Retiring should be easy. After all, you’ve spent a lifetime working to get to this point and so it seems only fair that you shouldn’t have to work more in order to finally retire. Unfortunately, as you, yourself, have likely pronounced on more than one occasion, “life isn’t always fair.” Retiring does take work, but it doesn’t need to be overwhelming if you approach the task with a planning mindset.
A retirement plan starts with thinking about your goals and how long you have to meet them. From there, you need to look at the different types of retirement accounts and determine which best suits your aims. As you save money, you’ll need to develop an investment strategy and, finally, you need to anticipate (and work to minimize) the tax bill that awaits when you finally begin withdrawing from those accounts which reward contributions with tax deductions. Sound like a lot? If you had to do it all alone, it would be. Luckily, wealth and estate planning attorneys exist for the precise purpose of lessening the burden and ensuring you a smooth transition to your golden years. However, their help is only as good as the information you provide them.
Hot Topics to Address with Your Attorney
Naturally, caring for loved ones is central to many peoples’ estate plan. Your attorney can best help you with this goal when they have a complete picture of who your beneficiaries are and how you wish to care for them. If there are people for whom you hope to provide for throughout their entire life or if you intend to leave behind sizeable financial assets that you wish to see dispersed over a long period, you must let your attorney know. Why? Because the recently-passed SECURE Act drastically changes the strategies available for achieving such aims.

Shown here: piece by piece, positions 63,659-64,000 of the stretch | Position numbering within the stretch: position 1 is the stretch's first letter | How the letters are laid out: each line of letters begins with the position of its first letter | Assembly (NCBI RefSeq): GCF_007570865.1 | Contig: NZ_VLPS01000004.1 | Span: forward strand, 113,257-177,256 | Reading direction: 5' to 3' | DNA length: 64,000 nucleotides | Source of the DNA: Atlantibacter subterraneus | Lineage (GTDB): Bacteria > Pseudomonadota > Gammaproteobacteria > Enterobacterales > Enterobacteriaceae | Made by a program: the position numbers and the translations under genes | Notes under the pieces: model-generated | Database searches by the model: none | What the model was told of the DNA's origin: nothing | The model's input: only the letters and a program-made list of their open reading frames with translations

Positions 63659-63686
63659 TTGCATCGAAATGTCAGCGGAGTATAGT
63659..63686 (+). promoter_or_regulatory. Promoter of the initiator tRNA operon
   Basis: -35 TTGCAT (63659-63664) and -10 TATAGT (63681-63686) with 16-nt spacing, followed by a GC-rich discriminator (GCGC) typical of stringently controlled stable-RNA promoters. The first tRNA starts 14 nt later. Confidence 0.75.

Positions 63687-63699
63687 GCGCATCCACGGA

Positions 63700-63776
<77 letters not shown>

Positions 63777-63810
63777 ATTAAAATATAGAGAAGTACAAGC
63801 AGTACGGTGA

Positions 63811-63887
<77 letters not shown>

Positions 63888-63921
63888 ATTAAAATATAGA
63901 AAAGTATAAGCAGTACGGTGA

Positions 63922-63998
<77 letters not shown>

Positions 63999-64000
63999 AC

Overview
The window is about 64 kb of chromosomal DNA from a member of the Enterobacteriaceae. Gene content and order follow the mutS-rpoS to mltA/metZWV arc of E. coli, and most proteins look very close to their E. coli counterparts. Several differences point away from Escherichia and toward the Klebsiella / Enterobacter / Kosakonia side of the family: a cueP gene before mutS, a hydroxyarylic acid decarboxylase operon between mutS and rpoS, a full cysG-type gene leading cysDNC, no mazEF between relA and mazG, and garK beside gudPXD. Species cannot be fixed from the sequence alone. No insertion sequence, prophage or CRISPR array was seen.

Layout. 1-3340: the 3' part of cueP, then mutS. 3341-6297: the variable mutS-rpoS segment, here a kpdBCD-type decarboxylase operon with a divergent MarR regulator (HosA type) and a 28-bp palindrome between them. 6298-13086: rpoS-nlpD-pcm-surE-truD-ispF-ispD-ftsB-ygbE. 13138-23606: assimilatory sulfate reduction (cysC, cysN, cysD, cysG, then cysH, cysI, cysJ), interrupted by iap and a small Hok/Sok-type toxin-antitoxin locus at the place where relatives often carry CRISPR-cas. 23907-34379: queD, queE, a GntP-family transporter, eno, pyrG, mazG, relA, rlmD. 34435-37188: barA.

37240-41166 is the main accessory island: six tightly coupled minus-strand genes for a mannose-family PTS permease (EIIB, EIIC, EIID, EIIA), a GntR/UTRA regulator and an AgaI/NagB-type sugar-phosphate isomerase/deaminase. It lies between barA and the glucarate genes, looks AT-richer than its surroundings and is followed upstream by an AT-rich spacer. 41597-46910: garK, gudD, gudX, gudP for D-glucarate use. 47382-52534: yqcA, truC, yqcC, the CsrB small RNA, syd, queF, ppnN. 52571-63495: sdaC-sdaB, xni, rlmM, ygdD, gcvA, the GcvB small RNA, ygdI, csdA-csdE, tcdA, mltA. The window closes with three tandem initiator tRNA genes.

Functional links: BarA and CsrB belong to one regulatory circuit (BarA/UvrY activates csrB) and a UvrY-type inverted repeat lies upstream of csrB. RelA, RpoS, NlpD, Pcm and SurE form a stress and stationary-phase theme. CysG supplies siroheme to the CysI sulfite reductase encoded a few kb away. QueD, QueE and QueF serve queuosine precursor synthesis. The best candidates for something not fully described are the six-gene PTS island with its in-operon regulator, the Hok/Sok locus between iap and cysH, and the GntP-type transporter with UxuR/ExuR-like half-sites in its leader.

2. IRA Contributions and Withdrawals
The SECURE Act has not only eliminated the stretch IRA, it has also dialed up the age until which you can contribute to a traditional IRA and pushed the limit on when required minimum distributions (RMDs) kick in. In concrete terms, this means you need not begin withdrawing from your IRA until 72 years of age instead of the previous 70½ and that you can now continue contributing to your IRA for as long as you are working. Naturally, these changes mean increased tax flexibility as IRA earnings do not count against your income until you withdraw them from the account. Whether you already have a retirement plan or are in the process of building one, you’ll want to chat about these adjustments with your attorney as they are sure to impact your strategy.
3. The CARES Act
While addressing RMDs, it would be remiss to overlook the CARES Act. This other new piece of legislation shares more with the SECURE Act than a shouty sounding name. Like the above, the CARES Act rescues your tax dollars by allowing you to take an early distribution of up to $100k from certain tax-advantaged retirement plans— including 401(k)s, 403(b)s, 457s, and traditional IRAs—in 2020 without paying the 10% penalty usually imposed. As Covid-19 continues to inject uncertainty into the global economy, everyone ought to revise their wealth plan and make changes such as this into consideration.
4. Charitable Planning
Alongside the tax penalty for taking early IRA distributions, the CARES Act has suspended the AGI limits for cash contributions to charities during 2020. This means that if you’d like to make a charitable gift this year, you can effectively eliminate your tax liability by doing so.
Charitable giving also presents a solution to the SECURE Act’s elimination of the stretch IRA. In leaving your retirement account to charitable remainder trust (CRT) instead of having it pass directly to a beneficiary and then naming the intended recipient as a non-charitable beneficiary of the trust allows you to set a loved one up to receive life-long distributions without incurring an unnecessary tax bill. Once the trust has served its purpose, the sum remaining in the account will be donated to a charity of your choice.
While far from the only tax-saving tips available to those planning their retirement, the above all reflect new developments that you will want to discuss with your attorney. Don’t have an attorney? Luckily, we know a guy you can talk to—and if we may say so ourselves, he’s pretty good at what he does. Don’t hesitate to reach out!